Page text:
Last April PWA was invited, along with other major Italian Women Associations, to a round table discussion on Women’s Leadership organized by the Norwegian Office of Trade and Tourism.
The occasion was the presence in Italy of the Norwegian Deputy Minister of Trade and Industry Ms Rikke Lind who, together with the Ambassador of Norway Bjørn T.Grydeland, wanted to learn more about the situation of women in the Italian labor market, in light of the recent approval of the Golfo-Mosca law on gender quotas.
All the participants, including me who had the privilege to represent PWA, agreed that the quota law will be a great opportunity to introduce diversity and merit in italian Boards that now are closed and homogeneous* (*Osservatorio sul Diversity Management SDA Bocconi 2010).
And that, although the Law is becoming effective in August 2012, in the renewals occurred this spring you can already see an awareness of the issue, with the appointment of deserving women who was unthinkable few years ago (FIAT, FIAT Industrial, Mediobanca, ATM to name a few).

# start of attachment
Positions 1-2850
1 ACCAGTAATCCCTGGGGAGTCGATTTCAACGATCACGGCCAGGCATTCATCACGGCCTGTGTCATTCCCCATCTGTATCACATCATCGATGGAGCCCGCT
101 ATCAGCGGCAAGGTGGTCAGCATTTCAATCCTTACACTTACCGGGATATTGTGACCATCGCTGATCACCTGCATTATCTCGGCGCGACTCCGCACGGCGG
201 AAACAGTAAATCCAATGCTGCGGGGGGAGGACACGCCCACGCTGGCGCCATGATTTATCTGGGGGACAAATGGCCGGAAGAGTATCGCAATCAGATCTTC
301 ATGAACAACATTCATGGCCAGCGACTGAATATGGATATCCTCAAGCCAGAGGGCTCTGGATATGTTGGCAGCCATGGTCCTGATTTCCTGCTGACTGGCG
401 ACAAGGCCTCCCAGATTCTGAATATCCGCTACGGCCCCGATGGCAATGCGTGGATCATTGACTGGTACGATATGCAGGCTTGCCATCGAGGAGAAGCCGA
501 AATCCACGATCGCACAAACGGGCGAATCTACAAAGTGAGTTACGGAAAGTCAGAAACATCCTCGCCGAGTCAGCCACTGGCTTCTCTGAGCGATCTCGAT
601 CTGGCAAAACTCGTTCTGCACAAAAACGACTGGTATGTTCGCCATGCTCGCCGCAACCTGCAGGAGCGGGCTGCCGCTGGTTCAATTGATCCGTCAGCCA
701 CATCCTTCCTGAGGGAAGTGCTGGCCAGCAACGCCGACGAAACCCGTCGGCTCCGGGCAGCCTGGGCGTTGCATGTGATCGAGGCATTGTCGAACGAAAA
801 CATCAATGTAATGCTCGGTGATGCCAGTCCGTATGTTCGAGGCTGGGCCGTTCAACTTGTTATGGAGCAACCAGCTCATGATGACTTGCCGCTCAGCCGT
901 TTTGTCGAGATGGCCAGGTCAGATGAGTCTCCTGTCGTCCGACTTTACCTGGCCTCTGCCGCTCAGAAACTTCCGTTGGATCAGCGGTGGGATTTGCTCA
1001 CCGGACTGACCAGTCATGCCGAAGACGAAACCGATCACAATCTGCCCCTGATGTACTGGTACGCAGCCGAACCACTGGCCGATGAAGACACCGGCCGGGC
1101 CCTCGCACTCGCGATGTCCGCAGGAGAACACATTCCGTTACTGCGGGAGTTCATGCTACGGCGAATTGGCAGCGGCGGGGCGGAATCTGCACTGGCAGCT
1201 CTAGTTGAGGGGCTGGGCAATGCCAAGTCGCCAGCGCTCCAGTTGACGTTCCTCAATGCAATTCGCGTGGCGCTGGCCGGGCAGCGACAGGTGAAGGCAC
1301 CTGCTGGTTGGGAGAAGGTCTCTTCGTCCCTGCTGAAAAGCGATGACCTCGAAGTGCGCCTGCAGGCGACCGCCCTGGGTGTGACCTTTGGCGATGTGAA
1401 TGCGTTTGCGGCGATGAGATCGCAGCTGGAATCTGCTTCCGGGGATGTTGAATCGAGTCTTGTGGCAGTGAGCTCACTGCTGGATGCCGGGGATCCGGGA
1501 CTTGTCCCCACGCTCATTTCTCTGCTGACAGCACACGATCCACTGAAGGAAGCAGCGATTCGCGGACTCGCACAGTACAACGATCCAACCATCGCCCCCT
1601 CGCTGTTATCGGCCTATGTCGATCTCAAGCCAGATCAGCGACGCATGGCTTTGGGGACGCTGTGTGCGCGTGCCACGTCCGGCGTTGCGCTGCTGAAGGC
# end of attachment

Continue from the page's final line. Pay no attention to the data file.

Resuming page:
Surprised that Norway may have interest in discussing this kind of issues with our Country? We should not be. For once Italy is among the pioneering countries in Europe that have faced in a strong and structured way the issue of gender gap in the boards. It is right of these days the official appreciation to Italy by European Commissioner Viviane Reding on this topic “Italy: an example to follow“.
Having said that, it remains a deep admiration for a country, Norway, that:
- had for the first time a woman prime minister in 1986;
- has a government made up of 50% of women ministers;
- invests 3% of its GDP on initiatives to support families (higher percentage in Europe);
- introduced gender quotas in 2003 and has now 40% of female board members;
- has a rate of female employment of 75.4% (vs. 59% EU and vs 46% Italy).
All this, according to the Deputy Minister Lind, implies a wider exploitation of the talent pool in the country and constitutes an element of attraction for distinguished women from abroad.
Overall, therefore, the country is getting a competitive advantage out of it.